1. Family: Fabaceae Lindl.
    1. Smithia Aiton

      1. This genus is accepted, and is native to Asia-Tropical, Africa, Australasia and Asia-Temperate..

    [FTEA]

    Leguminosae, J. B. Gillett, R. M. Polhill & B. Verdcourt. Flora of Tropical East Africa. 1971

    Habit
    Erect or decumbent herbs or subshrubs
    Leaves
    Leaves pinnately 6–12-foliolate; leaflets opposite, ± asymmetric at the base, with a single centrally placed main nerve; stipules membranous, persistent, prolonged below the point of attachment into a biauriculate appendage, the one auricle short and rounded, the other longer, linear; stipels absent
    Inflorescences
    Inflorescences axillary, usually dense, ± umbel-like scorpioid cymes; bracts entire, scarious, brownish, shorter than the flowers and soon falling; bracteoles present, scarious, inserted below the calyx, persistent
    Calyx
    Calyx scarious, 2-lipped, the lips entire or slightly toothed
    Corolla
    Standard rounded or obovate, often emarginate; wings oblong, obliquely appendaged at the base, with a series of small pockets, free; keel-petals with a lateral appendage almost equalling the claw Corolla small, mostly red or blue
    Stamens
    Stamens usually in 2 groups of 5, alternately long and short, joined for ± two-thirds of their length; anthers uniform
    Disc
    Intrastaminal disc present
    Pistil
    Ovary linear, shortly stipitate, 2–9-ovuled; style glabrous, inflexed; stigma terminal
    Fruits
    Pods stipitate, folded like a concertina, included in the persistent accrescent calyx, articulate; segments rounded, indehiscent, smooth or tuberculate
    Seeds
    Seeds mostly compressed-reniform; hilum small, eccentric; rim-aril not developed.
    [LOWO]

    Legumes of the World. Edited by G. Lewis, B. Schrire, B. MacKinder & M. Lock. Royal Botanic Gardens, Kew. (2005)

    Habit
    Herbs to subshrubs
    Ecology
    Seasonally dry tropical grassland, marshy areas and streamsides
    Distribution
    Old World, mainly native to the Indian subcontinent (c. 11 spp. endemic); a further 6 spp. widespread in Asia, two of which, S. sensitiva Aiton and S. conferta Sm. extend into N Australia; 2 spp. endemic in Africa and of the two Malagasy species, one (S. elliotii Baker f.) also occurs in Africa and the other (S. sensitiva) in SE Asia
    Note
    Genus in need of revision; related to Kotschya with which it shares helicoid cymose inflorescences. Rudd (1981) placed Smithia in tribe Aeschynomeneae, subtribe Aeschynomeninae. Lavin et al. (2001a), based on DNA sequence data, resolved Smithia in the Dalbergia clade with Aeschynomene sect. Aeschynomene (Fig. 40); both these taxa and Geissaspis share medifixed stipules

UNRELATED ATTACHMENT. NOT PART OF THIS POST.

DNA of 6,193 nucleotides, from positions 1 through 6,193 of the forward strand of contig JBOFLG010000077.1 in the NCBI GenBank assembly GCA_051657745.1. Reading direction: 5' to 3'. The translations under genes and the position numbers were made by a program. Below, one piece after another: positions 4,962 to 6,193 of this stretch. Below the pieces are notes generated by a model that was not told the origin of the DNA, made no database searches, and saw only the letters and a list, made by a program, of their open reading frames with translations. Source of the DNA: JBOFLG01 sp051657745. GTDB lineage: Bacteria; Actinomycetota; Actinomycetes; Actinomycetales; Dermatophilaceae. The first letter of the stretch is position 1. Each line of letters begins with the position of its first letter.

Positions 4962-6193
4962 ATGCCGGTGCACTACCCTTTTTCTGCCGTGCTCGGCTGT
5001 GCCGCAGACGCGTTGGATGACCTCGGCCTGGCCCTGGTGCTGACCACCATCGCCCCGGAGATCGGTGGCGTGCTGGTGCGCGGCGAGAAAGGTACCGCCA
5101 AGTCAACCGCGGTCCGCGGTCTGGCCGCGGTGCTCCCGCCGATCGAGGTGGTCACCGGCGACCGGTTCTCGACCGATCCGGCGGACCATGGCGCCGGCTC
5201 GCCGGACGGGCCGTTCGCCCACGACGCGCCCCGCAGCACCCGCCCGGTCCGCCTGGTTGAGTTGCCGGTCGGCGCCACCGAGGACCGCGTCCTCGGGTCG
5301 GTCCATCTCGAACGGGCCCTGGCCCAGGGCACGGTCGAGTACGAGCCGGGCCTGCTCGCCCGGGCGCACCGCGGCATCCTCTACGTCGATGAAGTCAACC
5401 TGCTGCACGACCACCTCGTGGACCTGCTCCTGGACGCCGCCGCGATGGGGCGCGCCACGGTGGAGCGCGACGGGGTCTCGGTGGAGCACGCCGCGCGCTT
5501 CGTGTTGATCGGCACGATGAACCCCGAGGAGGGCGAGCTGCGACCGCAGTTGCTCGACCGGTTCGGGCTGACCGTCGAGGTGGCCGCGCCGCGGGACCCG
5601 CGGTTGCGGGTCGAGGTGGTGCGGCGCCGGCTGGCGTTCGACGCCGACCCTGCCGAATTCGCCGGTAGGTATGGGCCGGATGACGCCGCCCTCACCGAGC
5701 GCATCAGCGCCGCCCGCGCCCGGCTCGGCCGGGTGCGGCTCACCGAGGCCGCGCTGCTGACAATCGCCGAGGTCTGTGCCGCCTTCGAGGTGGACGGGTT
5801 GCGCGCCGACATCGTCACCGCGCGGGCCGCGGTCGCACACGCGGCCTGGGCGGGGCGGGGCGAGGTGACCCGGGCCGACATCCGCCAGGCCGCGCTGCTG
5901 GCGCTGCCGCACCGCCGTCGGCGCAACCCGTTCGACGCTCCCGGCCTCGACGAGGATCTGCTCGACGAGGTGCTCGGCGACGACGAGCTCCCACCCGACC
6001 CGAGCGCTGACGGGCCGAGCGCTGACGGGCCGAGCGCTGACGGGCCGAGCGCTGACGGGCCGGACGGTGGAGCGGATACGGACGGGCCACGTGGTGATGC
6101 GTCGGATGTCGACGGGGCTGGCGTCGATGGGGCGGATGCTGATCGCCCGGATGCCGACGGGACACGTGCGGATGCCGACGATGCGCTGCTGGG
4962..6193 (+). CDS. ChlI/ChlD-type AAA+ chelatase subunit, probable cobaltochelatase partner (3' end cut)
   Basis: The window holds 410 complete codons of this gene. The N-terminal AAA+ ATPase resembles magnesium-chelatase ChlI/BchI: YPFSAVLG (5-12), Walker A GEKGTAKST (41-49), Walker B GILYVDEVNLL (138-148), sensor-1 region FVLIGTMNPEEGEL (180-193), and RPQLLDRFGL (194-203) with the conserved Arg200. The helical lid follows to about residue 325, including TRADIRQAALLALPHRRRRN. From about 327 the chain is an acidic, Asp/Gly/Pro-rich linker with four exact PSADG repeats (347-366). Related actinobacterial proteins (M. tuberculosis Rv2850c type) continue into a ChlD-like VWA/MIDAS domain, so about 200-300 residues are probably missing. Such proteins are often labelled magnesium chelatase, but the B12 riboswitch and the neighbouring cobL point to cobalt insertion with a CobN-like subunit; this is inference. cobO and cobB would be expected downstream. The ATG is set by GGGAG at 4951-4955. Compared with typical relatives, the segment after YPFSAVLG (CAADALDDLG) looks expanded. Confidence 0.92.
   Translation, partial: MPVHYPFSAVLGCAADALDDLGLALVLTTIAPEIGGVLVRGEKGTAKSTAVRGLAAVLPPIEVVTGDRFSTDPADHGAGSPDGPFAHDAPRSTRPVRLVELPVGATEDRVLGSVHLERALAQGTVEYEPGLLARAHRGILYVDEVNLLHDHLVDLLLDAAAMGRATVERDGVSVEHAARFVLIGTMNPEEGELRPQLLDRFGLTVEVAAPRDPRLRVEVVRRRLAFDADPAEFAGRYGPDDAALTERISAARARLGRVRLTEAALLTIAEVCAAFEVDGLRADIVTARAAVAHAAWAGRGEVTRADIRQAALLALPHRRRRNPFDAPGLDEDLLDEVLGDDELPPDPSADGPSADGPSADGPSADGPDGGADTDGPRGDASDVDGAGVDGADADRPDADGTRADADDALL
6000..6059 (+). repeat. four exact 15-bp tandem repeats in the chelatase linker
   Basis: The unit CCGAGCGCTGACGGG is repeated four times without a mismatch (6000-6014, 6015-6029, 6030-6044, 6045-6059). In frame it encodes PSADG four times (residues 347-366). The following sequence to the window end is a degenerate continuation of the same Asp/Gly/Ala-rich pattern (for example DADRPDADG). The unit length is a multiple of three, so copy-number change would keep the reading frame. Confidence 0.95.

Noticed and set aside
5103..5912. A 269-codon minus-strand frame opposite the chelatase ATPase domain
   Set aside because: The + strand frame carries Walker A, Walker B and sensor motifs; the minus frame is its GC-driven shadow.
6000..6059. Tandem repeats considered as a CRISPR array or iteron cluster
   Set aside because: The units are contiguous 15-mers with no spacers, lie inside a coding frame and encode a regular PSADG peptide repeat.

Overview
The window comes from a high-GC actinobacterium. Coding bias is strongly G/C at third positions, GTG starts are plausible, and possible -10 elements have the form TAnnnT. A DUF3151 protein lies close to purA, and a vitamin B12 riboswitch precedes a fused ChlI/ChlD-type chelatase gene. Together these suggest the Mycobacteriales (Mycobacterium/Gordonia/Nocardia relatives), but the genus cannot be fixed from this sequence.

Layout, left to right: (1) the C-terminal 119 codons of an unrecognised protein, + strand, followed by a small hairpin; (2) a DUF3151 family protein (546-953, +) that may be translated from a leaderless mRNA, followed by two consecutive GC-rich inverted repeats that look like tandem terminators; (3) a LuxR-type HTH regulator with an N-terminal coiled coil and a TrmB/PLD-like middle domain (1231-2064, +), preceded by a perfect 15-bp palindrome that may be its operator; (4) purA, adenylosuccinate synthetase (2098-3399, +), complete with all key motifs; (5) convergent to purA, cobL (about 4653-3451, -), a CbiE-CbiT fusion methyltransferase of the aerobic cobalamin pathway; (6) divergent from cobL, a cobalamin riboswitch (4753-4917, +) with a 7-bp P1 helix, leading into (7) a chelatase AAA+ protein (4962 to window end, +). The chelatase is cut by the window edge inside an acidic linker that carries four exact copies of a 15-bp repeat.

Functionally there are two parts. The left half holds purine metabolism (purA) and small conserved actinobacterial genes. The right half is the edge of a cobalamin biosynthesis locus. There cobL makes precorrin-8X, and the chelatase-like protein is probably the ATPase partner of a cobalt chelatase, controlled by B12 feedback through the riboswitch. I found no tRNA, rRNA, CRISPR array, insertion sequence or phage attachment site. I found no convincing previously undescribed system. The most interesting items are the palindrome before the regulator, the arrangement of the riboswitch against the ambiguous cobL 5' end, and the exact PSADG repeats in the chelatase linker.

The present circumscription of Dalbergieae sens. lat. contains radical changes to Dalbergieae sensu Polhill (1981d: 233–242). In the first instance it takes a traditional view of the tribe by including genera such as Vatairea and Vataireopsis (now in the Vataireoid clade, see Figs. 1& 40) and Andira and Hymenolobium, which in Wojciechowski et al. (2004) are sister to the combined Dalbergioid clade of Lavin et al. (2001a), plus Amorpheae. The bulk of the treatment, however, recognises the cryptic Dalbergioid clade (Lavin et al., 2001a) as comprising tribe Dalbergieae sens. lat., diagnosed by the synapomorphy of aeschynomenoid root nodules. This clade includes all the genera placed in the Dalbergieae sensu Polhill (1981d: 233– 242), the Aeschynomeneae sensu Rudd (1981) and the Adesmieae sensu Polhill (1981g: 355–356), plus subtribe Bryinae of the Desmodieae sensu Ohashi et al. (1981) as well as the genus Diphysa (tribe Robinieae sensu Polhill & Sousa (1981)).The placements of all members of the Dalbergioid clade within the classification presented here and in those of Polhill (1981d: 233–242; 1981g: 355–356), Polhill & Sousa (1981), Ohashi et al. (1981) and Rudd (1981) are listed in Fig. 40.

    Dalbergieae sensu Polhill (1981d) contained 19 genera defined by woody habit, supposedly plesiomorphic flowers, pods with a specialised seed chamber and seeds that accumulated alkaloids. Polhill (1981d) noted that there seemed to be two centres within the Dalbergieae: one around Andira with Hymenolobium, Vatairea, Vataireopsis, Dalbergia, and Machaerium, and one around Pterocarpus. He also highlighted evidence from wood anatomy (Baretta-Kuipers, 1981) which showed that Andira, Hymenolobium, Vatairea, and Vataireopsis have coarser wood structures more typical of members of the Sophoreae than the remaining members of the Dalbergieae. The study of fruit and seedling morphology by Lima (1990) further supported these two centres within the Dalbergieae: one including Andira, Hymenolobium, Vatairea, and Vataireopsis, and the second the remaining genera. Most recently several molecular and morphological studies (e.g., Lavin et al., 2001a; Pennington et al., 2001; Wojciechowski et al., 2004) confirm that these four genera do not belong in the Dalbergioid clade. Since there is, however, still much work to be done to resolve the phylogenetic relationships of these four genera, they have been kept in tribe Dalbergieae sens. lat. in this treatment to avoid tentative placements, which might be treated by users as formal.

    The tribe Aeschynomeneae sensu Rudd (1981) contained 25 genera characterised by lomentaceous pods, although some members lack loments (e.g., Arachis, Ormocarpopsis, Diphysa spp., Ormocarpum spp., and Pictetia spp.). None of the Aeschynomeneae had previously been considered closely related to the Dalbergieae, but the work of Lavin et al. (2001a) has resolved all the ‘aeschynomenoid genera’ within the Dalbergioid clade.